Host Amanda Anderson explores topics of vital societal interest through conversations with scholars and writers whose voices have helped define issues and shape debates. Special focus on the forms of knowledge that characterize the humanities. Produced by the Cogut Institute for the Humanities at Brown University.
AI and the Humanities
At a time when headlines repeatedly underscore the dangers of artificial intelligence to human endeavors of all sorts, what role can the humanities play in assessing the uses and limitations of new AI tools such as ChatGPT? What do developments in AI teach us about academic inquiry and humanistic questions in particular?
In this episode of “Meeting Street,” Hollis Robbins, scholar of African American literature and Dean of Humanities at the University of Utah, joins host Amanda Anderson for a wide-ranging conversation on the institutional and disciplinary condition of the humanities at the present time. Through concrete examples, they explore the complex and fast-moving world of artificial intelligence, emphasizing the importance of human interaction, judgment, and expertise to scholarly practice and knowledge advancement.
Disability Narratives and Research-Creation
What happens when illness changes the trajectory of a career? How can disability and chronic pain become generative experiences? And how can we reshape the way we think about disability to better live with differences in and beyond the academy?
Mental Health in History: Psychiatry and Anti-Psychiatry
How did the World Wars shape the practice of psychiatry and the larger mental health field? And how has psychiatric discourse in turn changed how we think about the self? What constitutes mental illness? Who gets to define it and how it should be treated?
Christopher Newfield on Building a More Democratic University
How do inequities in working conditions and resources across academic departments jeopardize the central project of higher education? And how might the humanities serve as a model for thinking about university reform and ensuring the democracy of our institutions?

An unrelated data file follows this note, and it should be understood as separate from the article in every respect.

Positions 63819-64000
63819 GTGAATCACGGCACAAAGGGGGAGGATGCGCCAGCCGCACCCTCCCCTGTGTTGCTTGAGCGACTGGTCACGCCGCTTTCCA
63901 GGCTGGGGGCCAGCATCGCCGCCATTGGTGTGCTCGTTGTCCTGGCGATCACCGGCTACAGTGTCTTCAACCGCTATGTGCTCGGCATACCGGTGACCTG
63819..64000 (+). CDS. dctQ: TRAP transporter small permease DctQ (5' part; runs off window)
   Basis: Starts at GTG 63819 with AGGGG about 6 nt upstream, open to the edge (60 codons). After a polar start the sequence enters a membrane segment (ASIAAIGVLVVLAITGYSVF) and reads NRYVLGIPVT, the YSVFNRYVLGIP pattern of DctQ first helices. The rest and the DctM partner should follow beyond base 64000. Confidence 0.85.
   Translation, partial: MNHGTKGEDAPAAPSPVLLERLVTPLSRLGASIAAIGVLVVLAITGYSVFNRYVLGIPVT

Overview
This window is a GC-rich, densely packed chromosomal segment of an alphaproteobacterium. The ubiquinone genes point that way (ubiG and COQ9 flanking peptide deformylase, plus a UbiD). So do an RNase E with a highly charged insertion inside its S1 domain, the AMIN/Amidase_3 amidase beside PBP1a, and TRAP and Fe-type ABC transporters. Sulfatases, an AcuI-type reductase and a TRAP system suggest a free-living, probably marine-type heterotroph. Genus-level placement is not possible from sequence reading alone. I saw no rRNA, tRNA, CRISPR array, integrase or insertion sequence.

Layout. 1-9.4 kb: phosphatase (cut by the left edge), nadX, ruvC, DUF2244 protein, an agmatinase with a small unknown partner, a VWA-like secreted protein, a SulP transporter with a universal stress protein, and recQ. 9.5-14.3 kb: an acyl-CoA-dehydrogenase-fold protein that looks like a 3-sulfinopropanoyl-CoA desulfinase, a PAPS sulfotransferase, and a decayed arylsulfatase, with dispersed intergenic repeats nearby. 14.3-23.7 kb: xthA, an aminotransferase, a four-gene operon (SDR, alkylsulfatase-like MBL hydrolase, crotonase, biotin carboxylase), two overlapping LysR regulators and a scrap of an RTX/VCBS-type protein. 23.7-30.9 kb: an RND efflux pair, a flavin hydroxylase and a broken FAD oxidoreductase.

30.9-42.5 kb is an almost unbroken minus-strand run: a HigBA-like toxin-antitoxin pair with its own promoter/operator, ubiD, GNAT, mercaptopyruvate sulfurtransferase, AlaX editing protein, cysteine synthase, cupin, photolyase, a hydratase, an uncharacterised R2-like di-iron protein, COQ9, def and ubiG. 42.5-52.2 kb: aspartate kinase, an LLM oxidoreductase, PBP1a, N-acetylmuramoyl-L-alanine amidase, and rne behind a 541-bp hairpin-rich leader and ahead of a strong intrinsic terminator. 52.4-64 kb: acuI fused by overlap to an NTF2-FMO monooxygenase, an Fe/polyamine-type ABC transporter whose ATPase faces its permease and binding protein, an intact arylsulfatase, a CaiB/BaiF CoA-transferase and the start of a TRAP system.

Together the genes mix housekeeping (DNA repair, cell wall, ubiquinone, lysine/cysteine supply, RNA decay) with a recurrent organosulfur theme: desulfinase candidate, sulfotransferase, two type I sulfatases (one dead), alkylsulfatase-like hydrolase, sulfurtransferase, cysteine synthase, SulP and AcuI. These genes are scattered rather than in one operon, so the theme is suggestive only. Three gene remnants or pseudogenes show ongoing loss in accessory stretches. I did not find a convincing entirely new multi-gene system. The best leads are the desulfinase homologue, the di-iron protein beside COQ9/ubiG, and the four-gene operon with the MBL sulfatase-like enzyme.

Happiness in Psychology and Philosophy
Is pleasure the measure of happiness? Does happiness make life meaningful? How does it factor in economic and political life?
The boom of contemporary research on happiness has been driven by psychologists, though historically philosophy has long examined the subject. What happens when philosophy and psychology enter into conversation?
While happiness may be found through a walk in the woods with a friend, happiness research also illuminates social and public issues ranging from social media to authoritarianism. In this episode of Meeting Street, psychologist Joachim Krueger and philosopher Bernard Reginster explore with host Amanda Anderson the factors that contribute to or impact happiness and the ways in which happiness and meaningfulness can diverge. They talk about the benefits of conducting and teaching happiness research together and discuss how collaboration could shed light on related topics like social status.
A wide-ranging and revelatory conversation with scholar and writer Kevin Quashie about his new book Black Aliveness, which emphasizes the experience of Black life through readings of poetry and first-person essays. We discuss the notion of aliveness in the context of Afropessimism and anti-Black violence, critique and post-critique, and the fields of aesthetics and cultural studies. In the course of our conversation, Quashie also offers a philosophical analysis of pronouns, an account of study as an ethical act, and a beautiful reading of “Reply” by Lucille Clifton.